This application claims priority to U.S. Provisional Patent Application Ser. No. 60/450,804, filed on Feb. 28, 2003, entitled “TI MAC Sublayer Proposal for IEEE 802.15 Task Group 3a In Support of Frequency Hopping PHY,” incorporated herein by reference.

BACKGROUND

A network is a system that allows communication between members of the network. Wireless networks allow such communications without the physical constraints of cables and connectors. Recently, wireless local area networks (a local area network is a computer network covering a local area such as an office or a home) with ranges of about 100 meters or so have become popular. Wireless local area networks are generally tailored for use by computers, and as a consequence such networks provide fairly sophisticated protocols for establishing and maintaining communication links. Such networks, while useful, may be unsuitably complex and too power-hungry for electronic devices of the future.

A wireless personal area network is a network with a more limited range of about 10 meters or so. With the more limited range, such networks may have fewer members and require less power than local area networks. The IEEE (Institute of Electrical and Electronics Engineers) is developing a standard for wireless personal area networks. The IEEE 802.15.3 standard specifies a wireless personal area medium access control (MAC) protocol and a physical (PHY) layer that may offer low-power and low-cost communications with a data rate comparable to that of a wireless local area network. The standard coins the term “piconet” for a wireless personal area network having an ad hoc topology of devices coordinated by a piconet coordinator (PNC). Piconets form, reform, and abate spontaneously as various electronic devices enter and leave each other's proximity. Piconets may be characterized by their limited temporal and spatial extent. Physically adjacent devices may group themselves into multiple piconets running simultaneously.

The IEEE 802.15.3a task group is developing a new PHY layer operating in an ultra wide band (UWB) and providing very high data rates (in the order of 100 Mbps). Currently this PHY layer is based on frequency hopping (FH) orthogonal frequency division multiplexing (OFDM), whereby the OFDM symbols of a data packet are successively sent in a pre-ordered sequence of frequency bands comprising all or part of the UWB frequency range. There may be a variety of such sequences, which are referred to as frequency hopping (FH) sequences herein but may be given other terms in the final standard or the technical literature. The frequency hopping nature of the PHY makes simultaneously operating piconets susceptible to mutual interference. The draft IEEE standard proposes that each PNC selects an FH sequence for use by the devices in its piconet for data transmission. However, this creates a significant likelihood of repeated collisions between adjacent piconets that happened to have chosen the same FH sequence. Accordingly, a randomization mechanism for avoiding persistent interference and hence improving network performance (in terms of user throughput and delay) is desired for the robust operation of ad hoc piconets and other wireless personal area networks in general.

SUMMARY

Accordingly, there is disclosed herein wireless personal area networks with frequency hopping and rotation sequences. A rotation sequence is a sequence of frequency hopping sequences. Just as there are a variety of frequency hopping sequences, there are a variety of rotation sequences. A rotation sequence is identified by a rotation index while a frequency hopping sequence is identified by a hopping index. In one embodiment, a method of wireless communication is provided, the method including: transmitting a beacon frame by a piconet coordinator that specifies a rotation index and hopping index; receiving the beacon frame by a device associated with or to be associated with the piconet coordinator; extracting the rotation index and hopping index by the MAC of the recipient device and communicating them to the PHY for transmission and reception in a current superframe; missing a subsequent beacon frame by a recipient device; and using the rotation index and hopping index previously received to determine a current frequency hopping sequence for a current superframe following the missed beacon frame. Each beacon frame includes a field that specifies a rotation sequence of frequency hopping sequences, and further includes a field that indicates a frequency hopping sequence to be used in the current superframe. The inclusion of the frequency hopping sequence enables devices to find out the frequency hopping sequence in use for the current superframe in case they have not received previous beacons.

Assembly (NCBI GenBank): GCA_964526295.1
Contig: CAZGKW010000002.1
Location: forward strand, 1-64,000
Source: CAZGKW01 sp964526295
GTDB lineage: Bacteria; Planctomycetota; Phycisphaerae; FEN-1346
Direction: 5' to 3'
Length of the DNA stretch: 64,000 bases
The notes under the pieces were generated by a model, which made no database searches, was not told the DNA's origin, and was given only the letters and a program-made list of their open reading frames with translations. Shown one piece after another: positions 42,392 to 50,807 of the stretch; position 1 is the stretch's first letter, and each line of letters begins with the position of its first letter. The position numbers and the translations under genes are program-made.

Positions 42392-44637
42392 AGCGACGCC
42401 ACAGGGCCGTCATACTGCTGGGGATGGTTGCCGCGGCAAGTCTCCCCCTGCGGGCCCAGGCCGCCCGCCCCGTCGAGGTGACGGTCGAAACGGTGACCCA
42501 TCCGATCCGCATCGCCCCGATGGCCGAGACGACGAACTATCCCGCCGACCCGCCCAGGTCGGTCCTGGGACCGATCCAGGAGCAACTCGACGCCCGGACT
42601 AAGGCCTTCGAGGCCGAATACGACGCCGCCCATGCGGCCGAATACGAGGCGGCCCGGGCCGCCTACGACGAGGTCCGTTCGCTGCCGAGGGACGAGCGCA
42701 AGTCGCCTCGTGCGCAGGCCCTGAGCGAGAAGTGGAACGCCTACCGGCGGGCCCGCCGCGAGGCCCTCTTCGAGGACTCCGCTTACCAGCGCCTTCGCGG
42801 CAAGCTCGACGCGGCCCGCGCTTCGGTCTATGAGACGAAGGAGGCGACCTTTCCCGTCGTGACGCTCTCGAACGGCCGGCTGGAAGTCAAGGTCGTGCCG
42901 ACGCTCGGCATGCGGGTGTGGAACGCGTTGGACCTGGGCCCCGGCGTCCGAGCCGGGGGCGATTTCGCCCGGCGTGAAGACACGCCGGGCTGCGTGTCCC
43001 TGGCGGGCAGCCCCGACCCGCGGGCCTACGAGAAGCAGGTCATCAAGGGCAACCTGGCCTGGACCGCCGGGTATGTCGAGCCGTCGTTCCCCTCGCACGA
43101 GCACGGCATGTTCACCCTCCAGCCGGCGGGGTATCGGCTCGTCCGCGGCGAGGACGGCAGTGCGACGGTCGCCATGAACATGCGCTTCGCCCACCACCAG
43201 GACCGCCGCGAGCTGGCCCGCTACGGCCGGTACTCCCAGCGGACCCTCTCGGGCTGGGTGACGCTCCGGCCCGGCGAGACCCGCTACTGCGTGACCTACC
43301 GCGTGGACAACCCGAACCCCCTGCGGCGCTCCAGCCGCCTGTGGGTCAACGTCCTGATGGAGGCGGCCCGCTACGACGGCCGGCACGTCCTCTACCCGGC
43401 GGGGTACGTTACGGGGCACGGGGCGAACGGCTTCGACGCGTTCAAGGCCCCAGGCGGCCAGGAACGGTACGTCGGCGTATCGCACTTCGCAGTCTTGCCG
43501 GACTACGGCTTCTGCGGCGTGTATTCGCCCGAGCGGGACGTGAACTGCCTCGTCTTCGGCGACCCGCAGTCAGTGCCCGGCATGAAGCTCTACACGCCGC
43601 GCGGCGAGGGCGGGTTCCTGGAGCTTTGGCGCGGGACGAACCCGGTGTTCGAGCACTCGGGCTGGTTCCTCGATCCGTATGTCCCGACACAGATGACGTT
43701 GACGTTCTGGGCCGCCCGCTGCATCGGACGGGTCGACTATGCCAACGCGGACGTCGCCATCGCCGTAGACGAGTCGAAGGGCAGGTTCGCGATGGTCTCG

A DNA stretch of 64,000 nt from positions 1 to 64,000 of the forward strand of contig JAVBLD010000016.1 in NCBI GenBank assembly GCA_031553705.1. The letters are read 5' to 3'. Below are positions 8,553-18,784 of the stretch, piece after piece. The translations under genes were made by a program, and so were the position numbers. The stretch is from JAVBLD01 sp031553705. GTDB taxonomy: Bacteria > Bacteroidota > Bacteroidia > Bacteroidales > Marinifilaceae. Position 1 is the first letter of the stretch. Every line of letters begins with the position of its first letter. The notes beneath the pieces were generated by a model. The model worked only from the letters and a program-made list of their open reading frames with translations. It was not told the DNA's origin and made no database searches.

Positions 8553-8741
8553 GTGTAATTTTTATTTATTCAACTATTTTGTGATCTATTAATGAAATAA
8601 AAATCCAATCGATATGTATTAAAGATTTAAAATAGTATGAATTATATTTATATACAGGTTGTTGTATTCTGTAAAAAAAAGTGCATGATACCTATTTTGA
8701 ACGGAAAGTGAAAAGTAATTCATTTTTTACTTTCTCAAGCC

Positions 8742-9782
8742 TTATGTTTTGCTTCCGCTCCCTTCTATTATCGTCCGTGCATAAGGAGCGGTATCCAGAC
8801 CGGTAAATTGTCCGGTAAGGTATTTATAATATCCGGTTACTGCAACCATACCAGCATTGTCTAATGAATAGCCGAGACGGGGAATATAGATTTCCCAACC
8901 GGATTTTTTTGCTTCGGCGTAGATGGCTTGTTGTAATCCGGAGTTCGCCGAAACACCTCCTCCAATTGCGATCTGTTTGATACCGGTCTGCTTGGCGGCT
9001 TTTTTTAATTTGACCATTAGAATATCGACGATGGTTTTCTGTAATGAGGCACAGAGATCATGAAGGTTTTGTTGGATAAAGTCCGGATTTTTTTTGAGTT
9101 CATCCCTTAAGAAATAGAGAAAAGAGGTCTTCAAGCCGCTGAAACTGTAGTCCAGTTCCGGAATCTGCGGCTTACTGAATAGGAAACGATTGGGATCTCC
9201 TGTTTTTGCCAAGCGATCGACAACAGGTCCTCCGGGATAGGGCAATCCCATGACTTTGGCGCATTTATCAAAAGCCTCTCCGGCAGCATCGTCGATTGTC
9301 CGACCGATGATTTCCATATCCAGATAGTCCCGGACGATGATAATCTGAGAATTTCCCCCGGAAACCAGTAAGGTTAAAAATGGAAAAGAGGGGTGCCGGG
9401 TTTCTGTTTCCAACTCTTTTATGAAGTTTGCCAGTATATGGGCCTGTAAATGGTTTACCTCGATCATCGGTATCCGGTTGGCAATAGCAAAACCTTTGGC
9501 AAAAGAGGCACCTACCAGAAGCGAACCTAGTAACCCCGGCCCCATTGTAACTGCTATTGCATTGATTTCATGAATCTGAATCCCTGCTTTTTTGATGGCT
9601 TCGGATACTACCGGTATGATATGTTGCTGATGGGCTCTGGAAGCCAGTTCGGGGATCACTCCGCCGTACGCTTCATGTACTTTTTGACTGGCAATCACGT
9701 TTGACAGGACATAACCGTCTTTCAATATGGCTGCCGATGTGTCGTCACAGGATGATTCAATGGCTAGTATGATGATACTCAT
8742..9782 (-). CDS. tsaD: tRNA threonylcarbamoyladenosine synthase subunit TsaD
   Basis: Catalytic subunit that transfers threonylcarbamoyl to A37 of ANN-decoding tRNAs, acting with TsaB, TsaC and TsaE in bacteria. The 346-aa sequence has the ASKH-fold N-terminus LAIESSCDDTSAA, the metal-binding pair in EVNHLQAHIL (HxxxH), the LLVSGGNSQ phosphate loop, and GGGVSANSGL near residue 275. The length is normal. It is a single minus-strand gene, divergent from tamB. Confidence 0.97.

BRIEF DESCRIPTION OF THE DRAWINGS

A better understanding of the present invention can be obtained when the following detailed description is considered in conjunction with the following drawings, in which:

FIG. 1 shows two overlapping piconets;

FIGS. 2A-2E show a framing structure for piconet communications;

FIG. 3 shows an information element for communicating rotation and frequency hopping information in a beacon; and

FIG. 4 shows a block diagram of an illustrative piconet member device.

While the invention is susceptible to various modifications and alternative forms, specific embodiments thereof are shown by way of example in the drawings and will herein be described in detail. It should be understood, however, that the drawings and detailed description thereto are not intended to limit the invention to the particular form disclosed, but on the contrary, the intention is to cover all modifications, equivalents and alternatives falling within the spirit and scope of the present invention as defined by the appended claims.

DETAILED DESCRIPTION